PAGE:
With a new school year underway and yet another election season upon us, let's remind ourselves how these two events are linked. Aside from the obvious issue of funding education, there are also regulations, mandates, and controls passed by our elected officials. Unfortunately, the report card continues to disappoint.
According to studies from the Pacific Research Institute, the National Center for Educational Statistics, California State University, and other educational agencies, 40% of US students must enroll in remedial classes to provide skills in reading, writing and math.
The numbers are worse for California. A CSU report showed that only 44% of incoming freshmen were sufficiently proficient in reading and math. In addition, even though 60% of incoming freshmen have earned a "B" or better grade average in a college preparatory curriculum, about 60% of college-bound students still require some form of remediation.
Why aren't we demanding an explanation, and eventual solution, for the discrepancy between K-12 and college requirements?
The time, expense, and emotional burden to students are significant. Remediation now costs well over $3,000 per student and generally does not count towards a degree. Consequently, graduation dates are delayed and expenses increase for students, the institutions, and taxpayers.
The impact to California and the US economy is enormous, though difficult to calculate. There are direct costs associated with remedial education (e.g., tuition, costs to businesses) and indirect costs (e.g., welfare, tax revenue, effects on the US Gross Domestic Product). Overall, it is estimated that in California alone the total costs average $5.2 billion annually.
The data regarding college graduate competencies are also discouraging. According to the National Center for Education Statistics, 59 percent of recent college graduates cannot read and understand short texts (e.g., labels) or perform other simple tasks that are, or at least used to be, expected of high school students (e.g., costs per ounce of food items).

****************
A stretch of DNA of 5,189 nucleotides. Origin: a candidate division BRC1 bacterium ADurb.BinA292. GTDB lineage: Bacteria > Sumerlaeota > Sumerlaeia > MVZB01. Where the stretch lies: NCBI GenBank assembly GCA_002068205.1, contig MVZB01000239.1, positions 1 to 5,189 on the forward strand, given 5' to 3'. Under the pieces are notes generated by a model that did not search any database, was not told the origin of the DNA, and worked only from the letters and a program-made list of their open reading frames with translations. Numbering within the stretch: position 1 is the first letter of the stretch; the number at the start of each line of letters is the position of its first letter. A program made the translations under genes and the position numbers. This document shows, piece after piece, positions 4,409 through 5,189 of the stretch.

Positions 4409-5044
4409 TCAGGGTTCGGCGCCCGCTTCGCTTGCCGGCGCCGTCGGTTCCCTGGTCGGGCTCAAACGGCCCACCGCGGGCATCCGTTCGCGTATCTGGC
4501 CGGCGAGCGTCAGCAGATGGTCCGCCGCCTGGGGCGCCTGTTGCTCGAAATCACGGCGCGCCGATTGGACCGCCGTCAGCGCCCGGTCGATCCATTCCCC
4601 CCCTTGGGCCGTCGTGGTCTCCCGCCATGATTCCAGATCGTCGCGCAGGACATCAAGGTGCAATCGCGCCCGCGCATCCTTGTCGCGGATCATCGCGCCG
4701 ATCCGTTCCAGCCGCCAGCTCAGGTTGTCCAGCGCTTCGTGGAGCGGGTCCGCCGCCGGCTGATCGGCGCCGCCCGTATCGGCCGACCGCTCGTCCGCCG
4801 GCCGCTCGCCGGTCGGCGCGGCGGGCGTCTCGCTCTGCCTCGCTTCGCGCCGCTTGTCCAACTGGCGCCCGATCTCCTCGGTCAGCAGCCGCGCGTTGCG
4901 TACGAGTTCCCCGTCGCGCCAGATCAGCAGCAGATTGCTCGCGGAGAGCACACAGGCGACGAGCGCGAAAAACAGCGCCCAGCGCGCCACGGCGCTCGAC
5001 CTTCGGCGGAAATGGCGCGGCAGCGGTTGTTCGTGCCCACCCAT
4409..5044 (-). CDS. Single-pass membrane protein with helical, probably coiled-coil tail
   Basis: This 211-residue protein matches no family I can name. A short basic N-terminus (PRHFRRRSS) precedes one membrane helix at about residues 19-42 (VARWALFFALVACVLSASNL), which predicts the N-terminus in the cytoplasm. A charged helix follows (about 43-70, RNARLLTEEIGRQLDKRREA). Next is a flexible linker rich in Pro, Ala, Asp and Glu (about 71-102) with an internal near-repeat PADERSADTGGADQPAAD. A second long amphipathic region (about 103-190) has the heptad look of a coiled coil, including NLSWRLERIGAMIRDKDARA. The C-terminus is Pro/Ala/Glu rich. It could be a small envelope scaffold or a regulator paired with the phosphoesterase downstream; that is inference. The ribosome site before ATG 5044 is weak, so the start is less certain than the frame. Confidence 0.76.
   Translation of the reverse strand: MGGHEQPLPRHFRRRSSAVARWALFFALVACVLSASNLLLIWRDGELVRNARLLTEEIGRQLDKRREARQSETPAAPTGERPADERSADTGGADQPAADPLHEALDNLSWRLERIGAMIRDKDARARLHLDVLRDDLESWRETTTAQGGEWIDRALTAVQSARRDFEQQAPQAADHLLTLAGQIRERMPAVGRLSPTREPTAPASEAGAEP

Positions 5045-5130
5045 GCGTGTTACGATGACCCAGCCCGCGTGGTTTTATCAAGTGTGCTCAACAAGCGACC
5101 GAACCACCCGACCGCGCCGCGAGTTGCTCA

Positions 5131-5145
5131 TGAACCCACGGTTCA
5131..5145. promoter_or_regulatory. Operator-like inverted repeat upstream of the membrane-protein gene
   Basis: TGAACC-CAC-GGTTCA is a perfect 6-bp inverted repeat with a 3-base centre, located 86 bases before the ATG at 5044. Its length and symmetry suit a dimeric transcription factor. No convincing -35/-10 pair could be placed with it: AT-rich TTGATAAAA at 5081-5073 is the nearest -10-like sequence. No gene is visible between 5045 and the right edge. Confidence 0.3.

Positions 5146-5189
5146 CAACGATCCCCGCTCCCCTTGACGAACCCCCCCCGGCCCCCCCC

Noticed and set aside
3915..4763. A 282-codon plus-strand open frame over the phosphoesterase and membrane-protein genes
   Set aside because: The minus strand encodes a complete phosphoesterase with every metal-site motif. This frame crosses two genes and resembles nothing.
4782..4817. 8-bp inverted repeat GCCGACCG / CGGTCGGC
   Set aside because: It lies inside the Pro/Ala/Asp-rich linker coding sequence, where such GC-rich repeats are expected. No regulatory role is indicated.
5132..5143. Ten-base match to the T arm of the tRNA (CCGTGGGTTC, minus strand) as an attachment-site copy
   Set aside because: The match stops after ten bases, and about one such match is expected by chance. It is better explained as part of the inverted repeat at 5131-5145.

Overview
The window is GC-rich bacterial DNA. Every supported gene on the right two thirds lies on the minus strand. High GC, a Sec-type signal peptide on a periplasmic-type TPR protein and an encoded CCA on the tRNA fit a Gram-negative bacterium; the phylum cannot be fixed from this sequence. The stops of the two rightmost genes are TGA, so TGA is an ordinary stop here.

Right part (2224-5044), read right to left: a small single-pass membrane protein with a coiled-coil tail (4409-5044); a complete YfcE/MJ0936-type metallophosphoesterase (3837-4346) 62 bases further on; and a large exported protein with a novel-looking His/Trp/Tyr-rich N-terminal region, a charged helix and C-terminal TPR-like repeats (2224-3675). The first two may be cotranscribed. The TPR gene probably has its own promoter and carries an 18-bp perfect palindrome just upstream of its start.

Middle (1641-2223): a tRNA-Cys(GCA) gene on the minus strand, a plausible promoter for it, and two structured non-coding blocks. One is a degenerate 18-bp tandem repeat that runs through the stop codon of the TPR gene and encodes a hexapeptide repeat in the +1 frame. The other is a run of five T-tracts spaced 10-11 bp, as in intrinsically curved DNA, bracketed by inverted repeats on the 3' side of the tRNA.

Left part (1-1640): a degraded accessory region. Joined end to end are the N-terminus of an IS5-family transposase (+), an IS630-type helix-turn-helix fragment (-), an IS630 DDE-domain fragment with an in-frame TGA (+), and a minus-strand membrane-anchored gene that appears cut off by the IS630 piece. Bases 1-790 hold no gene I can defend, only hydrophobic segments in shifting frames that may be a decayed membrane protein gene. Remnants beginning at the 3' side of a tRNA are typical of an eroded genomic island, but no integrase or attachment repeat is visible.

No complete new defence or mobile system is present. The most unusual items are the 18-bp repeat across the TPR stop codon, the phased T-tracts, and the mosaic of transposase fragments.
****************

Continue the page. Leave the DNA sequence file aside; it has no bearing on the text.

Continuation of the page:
Besides our remediation problem, California has the worst rates in the nation for adults with low levels of basic literacy skills (23%) and who speak English poorly or not at all (13.2% vs. 5.5% US average). Such skills are vital for employment and, consequently, a productive workforce and thriving economy.
It is encouraging that high school students in advanced placement classes are up by 5% from a decade ago because this is an indicator of future college success. However, 80% of all high school graduates either do not attend, or complete, a college degree according to the latest available data from the National Center for Higher Education Management Systems. College is not for everyone; therefore, we must re-structure our K-12 towards useful skill sets, rather than how to excel at the SAT or ACT.
Who should be held accountable? Is this yet another case in which a system becomes too bureaucratic and involves so much misguided governmental intervention that we have no idea who, or which agency, will take responsibility?
Gov. Arnold Schwarzenegger and a bipartisan coalition of elected officials and education leaders declared 2008 as the year of educational reform. Furthermore, it has been 14 years since the CSU trustees developed a policy to reduce the remediation need to less than 10%. We have gone in the opposite direction.
We need leaders to sift through and enact or develop forward-thinking proposals to reverse this tragic process. The costs and stakes are just too high and future too fragile to not act now.